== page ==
The popularity of open adoption is a relatively recent phenomenon. There are many reasons why this option may be the right one for your family.
Why Open Adoption Could Be the Right Choice for You
It’s estimated that between 60 and 70 percent of all adoptions in the U.S. today are open adoptions. If you’re considering an open adoption in the Garden State, consulting with an experienced NJ adoption lawyer can be a useful first step.
What Is Open Adoption?
An open adoption is an adoption in which a biological parent maintains some sort of relationship with the family who adopted his or her biological child. The nature of that contact can vary. In some instances, the adoptive family may send the biological parent an occasional photo and an update while in other situations, the biological parent may be encouraged to visit and spend time with the child.
A closed adoption, on the other hand, is one in which the adoption records are sealed, and no identifying information is passed between adoptive and biological parents. Thirty states, however, have set up mutual consent registries allowing children who were adopted through a closed adoption procedure to seek information about their biological parents once they come of age so long as the biological parents agree.
The Birthright Act
In January of 2017, the Adoptees’ Birthright Act went into effect in New Jersey. This law unsealed the birth records of 300,000 individuals who were born in New Jersey and later adopted both within and outside the Garden State. The adoptees can petition to receive uncertified copies of their birth certificates, which will give them access to their birth name and to the time, date and place of their birth. Unless their biological parents specifically petitioned to redact the information before December 31, 2016, adoptees will also have access to the names of their birth parents. Birth mothers and fathers have leeway, however, over the degree of subsequent contact they wish to have with any child who was given up for adoption.
New Jersey Adoption Laws
New Jersey Statutes Title 9, Sections 3-37 describe the legal requirements for adopting a minor child in the Garden State. Title 2A, Section 22-1 stipulates the requirements for the adoption of an adult.
Any individual who is 18 years of age or older can adopt a child in New Jersey. While many adoptions are independent arrangements that are brokered directly between biological parents and adoptive parents, others are mediated through agencies.
There are two types of adoption agencies in New Jersey: public and private. Both are licensed by the state and subject to state regulation and scrutiny. Private adoption agencies are frequently affiliated with social service organizations and place children who have been brought to their attention by biological parents. Public adoption agencies, on the other hand, place children who through abandonment or abuse have become wards of the court.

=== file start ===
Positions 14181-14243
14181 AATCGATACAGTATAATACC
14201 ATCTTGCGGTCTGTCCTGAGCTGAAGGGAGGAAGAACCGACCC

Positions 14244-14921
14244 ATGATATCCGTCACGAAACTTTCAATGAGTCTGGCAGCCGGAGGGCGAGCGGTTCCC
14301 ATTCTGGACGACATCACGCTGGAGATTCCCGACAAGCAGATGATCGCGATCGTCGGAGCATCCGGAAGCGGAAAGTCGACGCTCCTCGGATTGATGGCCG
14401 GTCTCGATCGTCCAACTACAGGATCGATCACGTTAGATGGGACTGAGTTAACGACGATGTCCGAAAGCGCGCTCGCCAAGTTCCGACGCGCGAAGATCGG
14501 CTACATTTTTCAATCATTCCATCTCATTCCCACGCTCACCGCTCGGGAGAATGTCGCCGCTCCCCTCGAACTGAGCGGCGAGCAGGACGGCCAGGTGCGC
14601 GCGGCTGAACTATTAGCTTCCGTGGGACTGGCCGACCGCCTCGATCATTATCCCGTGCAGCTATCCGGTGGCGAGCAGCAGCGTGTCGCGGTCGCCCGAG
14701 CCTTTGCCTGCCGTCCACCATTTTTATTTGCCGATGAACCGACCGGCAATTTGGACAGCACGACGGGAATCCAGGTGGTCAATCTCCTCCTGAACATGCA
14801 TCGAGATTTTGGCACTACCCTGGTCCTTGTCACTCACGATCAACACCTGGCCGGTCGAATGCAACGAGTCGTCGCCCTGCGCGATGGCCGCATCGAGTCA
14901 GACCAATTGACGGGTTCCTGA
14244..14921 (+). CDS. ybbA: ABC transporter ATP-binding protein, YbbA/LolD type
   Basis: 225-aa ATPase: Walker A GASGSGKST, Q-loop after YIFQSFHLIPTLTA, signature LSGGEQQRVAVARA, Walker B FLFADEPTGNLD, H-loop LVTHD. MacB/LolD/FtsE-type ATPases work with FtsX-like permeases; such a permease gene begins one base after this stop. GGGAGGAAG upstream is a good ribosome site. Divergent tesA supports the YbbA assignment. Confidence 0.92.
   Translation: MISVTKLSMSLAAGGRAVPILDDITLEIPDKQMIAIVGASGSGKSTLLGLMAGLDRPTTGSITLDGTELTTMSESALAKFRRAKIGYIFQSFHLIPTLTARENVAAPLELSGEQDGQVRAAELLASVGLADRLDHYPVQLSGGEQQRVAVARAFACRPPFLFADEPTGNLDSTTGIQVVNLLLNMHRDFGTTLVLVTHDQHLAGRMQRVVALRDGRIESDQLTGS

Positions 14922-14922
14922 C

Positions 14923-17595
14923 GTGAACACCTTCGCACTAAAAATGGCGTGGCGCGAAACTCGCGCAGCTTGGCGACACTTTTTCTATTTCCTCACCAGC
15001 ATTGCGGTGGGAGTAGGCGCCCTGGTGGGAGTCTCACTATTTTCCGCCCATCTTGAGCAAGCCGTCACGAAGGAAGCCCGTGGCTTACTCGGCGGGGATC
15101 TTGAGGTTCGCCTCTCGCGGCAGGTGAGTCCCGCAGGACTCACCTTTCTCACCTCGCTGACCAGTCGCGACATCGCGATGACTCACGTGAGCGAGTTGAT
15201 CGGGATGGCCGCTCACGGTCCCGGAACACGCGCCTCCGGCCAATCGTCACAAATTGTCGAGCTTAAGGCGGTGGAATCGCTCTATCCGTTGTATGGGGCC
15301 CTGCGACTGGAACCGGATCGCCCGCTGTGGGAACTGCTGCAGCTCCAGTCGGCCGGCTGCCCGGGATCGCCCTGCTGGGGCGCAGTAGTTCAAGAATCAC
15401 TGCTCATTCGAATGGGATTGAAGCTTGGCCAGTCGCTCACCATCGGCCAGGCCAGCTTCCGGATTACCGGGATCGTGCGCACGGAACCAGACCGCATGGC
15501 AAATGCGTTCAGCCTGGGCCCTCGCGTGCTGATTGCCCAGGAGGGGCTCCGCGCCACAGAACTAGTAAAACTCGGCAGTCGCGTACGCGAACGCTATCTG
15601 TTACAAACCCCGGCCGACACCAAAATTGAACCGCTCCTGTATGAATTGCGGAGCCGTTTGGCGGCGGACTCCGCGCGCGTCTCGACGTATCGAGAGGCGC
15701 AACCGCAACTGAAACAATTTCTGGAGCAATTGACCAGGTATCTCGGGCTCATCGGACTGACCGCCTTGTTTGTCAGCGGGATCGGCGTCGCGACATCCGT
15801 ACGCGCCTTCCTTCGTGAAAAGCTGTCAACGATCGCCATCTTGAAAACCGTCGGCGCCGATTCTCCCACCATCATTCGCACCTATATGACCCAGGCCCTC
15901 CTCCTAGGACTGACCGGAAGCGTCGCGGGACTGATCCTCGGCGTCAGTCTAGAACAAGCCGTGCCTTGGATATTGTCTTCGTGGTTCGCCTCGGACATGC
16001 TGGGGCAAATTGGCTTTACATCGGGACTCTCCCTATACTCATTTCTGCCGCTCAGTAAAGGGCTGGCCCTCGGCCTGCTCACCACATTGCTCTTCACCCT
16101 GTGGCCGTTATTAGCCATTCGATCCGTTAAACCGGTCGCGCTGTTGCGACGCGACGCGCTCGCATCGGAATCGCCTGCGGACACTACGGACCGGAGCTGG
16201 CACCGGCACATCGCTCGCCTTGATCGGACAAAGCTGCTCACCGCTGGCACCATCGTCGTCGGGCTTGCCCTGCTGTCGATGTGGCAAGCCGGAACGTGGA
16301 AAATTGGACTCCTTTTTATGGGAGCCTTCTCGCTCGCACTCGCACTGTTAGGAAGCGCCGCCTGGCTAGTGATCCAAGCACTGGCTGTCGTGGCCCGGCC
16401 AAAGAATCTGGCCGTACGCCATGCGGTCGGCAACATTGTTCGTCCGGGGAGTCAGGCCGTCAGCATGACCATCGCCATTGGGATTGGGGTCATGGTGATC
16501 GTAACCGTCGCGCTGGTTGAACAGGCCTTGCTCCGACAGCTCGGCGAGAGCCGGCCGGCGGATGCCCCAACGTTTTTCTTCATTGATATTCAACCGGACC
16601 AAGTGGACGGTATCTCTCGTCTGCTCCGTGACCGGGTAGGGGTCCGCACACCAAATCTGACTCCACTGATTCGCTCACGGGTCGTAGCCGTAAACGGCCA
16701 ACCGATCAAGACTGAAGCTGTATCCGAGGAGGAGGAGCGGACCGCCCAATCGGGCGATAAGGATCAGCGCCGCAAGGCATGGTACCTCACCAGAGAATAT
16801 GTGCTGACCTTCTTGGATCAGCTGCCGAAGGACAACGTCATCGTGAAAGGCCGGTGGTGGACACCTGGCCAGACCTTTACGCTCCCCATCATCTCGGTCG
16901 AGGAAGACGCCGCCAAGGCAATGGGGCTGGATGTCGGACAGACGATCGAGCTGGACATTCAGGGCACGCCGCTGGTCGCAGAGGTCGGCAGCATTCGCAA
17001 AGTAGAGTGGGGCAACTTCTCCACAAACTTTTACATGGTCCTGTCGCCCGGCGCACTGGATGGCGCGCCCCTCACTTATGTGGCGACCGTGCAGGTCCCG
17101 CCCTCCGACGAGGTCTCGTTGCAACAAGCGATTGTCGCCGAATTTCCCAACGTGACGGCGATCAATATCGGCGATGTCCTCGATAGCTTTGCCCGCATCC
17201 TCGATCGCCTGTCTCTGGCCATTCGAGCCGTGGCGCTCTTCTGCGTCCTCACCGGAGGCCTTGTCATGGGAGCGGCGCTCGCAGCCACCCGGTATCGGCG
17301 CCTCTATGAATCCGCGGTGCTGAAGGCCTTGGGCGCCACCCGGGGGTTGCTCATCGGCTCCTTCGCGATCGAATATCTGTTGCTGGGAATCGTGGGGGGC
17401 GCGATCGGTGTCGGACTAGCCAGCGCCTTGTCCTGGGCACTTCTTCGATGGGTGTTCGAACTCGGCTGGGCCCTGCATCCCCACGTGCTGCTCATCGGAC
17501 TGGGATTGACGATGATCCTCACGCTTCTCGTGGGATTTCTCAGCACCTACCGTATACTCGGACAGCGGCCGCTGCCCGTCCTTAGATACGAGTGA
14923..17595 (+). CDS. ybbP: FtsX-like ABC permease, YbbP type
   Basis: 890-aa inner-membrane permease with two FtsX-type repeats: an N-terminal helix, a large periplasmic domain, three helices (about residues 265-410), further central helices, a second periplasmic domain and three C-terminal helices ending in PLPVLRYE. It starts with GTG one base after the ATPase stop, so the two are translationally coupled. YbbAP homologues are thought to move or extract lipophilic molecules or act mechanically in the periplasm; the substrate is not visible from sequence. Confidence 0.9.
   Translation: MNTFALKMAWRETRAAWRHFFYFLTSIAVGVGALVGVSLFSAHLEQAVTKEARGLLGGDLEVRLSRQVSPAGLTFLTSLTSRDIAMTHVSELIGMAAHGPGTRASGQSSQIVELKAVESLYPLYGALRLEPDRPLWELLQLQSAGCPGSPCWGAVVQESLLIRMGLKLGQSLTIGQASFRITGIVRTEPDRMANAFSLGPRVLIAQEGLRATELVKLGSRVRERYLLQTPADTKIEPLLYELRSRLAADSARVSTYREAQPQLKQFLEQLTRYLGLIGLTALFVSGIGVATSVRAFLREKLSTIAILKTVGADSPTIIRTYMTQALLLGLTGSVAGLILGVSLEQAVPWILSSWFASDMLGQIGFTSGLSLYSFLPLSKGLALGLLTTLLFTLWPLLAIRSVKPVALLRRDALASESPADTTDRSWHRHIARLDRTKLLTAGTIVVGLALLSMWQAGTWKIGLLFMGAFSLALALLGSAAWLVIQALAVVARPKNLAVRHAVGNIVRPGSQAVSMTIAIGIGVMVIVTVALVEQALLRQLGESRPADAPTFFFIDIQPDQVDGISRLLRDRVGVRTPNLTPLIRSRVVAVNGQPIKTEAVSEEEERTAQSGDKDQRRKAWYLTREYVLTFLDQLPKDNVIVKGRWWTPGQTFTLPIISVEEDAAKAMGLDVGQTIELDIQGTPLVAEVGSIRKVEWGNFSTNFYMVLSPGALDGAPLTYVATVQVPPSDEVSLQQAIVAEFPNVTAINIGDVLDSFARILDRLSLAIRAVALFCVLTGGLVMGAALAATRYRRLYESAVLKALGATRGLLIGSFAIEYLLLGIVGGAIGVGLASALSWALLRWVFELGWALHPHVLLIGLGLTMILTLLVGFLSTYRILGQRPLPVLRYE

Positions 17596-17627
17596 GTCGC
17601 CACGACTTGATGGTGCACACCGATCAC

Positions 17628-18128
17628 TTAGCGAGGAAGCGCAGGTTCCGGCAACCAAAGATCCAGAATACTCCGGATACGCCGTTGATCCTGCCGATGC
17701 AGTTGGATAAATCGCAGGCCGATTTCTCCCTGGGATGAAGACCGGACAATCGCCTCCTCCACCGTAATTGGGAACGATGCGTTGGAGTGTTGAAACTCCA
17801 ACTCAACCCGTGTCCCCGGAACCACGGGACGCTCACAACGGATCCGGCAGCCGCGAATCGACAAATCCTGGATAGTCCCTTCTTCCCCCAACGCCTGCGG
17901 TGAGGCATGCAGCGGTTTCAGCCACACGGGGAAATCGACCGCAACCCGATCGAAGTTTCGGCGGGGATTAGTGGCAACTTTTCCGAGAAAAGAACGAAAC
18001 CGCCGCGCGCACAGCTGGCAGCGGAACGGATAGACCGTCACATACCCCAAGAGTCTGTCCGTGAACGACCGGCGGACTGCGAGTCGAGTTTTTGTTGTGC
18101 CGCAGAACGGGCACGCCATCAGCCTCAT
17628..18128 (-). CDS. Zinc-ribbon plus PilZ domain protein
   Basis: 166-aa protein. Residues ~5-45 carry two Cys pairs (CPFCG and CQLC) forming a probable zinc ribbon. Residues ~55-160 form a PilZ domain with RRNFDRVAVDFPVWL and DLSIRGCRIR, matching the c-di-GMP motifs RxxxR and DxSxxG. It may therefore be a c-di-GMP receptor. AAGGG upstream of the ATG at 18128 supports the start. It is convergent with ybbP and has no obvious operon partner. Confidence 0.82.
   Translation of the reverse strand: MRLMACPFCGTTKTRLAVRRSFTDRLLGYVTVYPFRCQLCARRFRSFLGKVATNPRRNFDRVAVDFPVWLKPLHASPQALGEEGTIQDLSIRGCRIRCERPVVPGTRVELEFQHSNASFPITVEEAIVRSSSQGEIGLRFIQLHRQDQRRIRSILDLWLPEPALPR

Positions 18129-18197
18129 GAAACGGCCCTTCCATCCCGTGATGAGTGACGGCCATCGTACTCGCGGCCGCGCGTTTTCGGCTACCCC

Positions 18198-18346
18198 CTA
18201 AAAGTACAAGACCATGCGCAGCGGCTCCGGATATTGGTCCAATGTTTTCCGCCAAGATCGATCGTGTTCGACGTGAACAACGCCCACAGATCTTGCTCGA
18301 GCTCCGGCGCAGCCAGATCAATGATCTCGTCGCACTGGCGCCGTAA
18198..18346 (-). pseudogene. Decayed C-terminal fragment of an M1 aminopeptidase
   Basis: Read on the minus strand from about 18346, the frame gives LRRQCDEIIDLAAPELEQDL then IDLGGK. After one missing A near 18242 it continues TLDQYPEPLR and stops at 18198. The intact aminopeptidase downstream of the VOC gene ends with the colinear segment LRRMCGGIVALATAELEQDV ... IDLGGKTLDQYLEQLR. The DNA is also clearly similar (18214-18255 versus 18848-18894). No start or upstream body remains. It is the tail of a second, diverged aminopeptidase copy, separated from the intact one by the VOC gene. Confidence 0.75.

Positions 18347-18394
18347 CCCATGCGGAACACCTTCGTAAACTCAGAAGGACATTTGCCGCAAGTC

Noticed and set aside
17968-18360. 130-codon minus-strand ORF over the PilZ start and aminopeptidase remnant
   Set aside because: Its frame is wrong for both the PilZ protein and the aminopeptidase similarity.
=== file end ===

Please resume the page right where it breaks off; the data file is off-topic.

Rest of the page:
What Are the Benefits of Open Adoption?
The prospect of an open adoption can be frightening to adoptive parents. Will their adopted child see them as parents, they may wonder? Will the biological parents ever be able to reassert a claim to the child? Nevertheless, there are many advantages to the open adoption model.
- Medical and genetic information: Increasingly, medical science is discovering that many chronic health conditions have genetic components. When adoption records are sealed, it can be difficult to get access to medical information that could help determine the most effective treatment strategies for a sick child.
- Self-esteem: Without reassurance from a biological parent, an adopted child can grow up believing that he or she was placed for adoption because of some horrible flaw. Such children can grow up with a sense of abandonment that can be very destructive to their self-esteem. Learning from a biological parent about the circumstances that led up to the adoption can go a long way toward bolstering a child’s self-confidence.
- Less uncertainty: What people don’t know is often scarier than what people do know. Where there’s an open channel of communication between adoptive parents and biological parents, adoptive parents are less likely to question a birth mother’s underlying intentions.
For more information about the adoption process in New Jersey, contact our NJ adoption lawyer at Cofsky & Zeidman today. We can be reached in Haddonfield at (856) 429-5005 or in Woodbury at (856) 845-2555.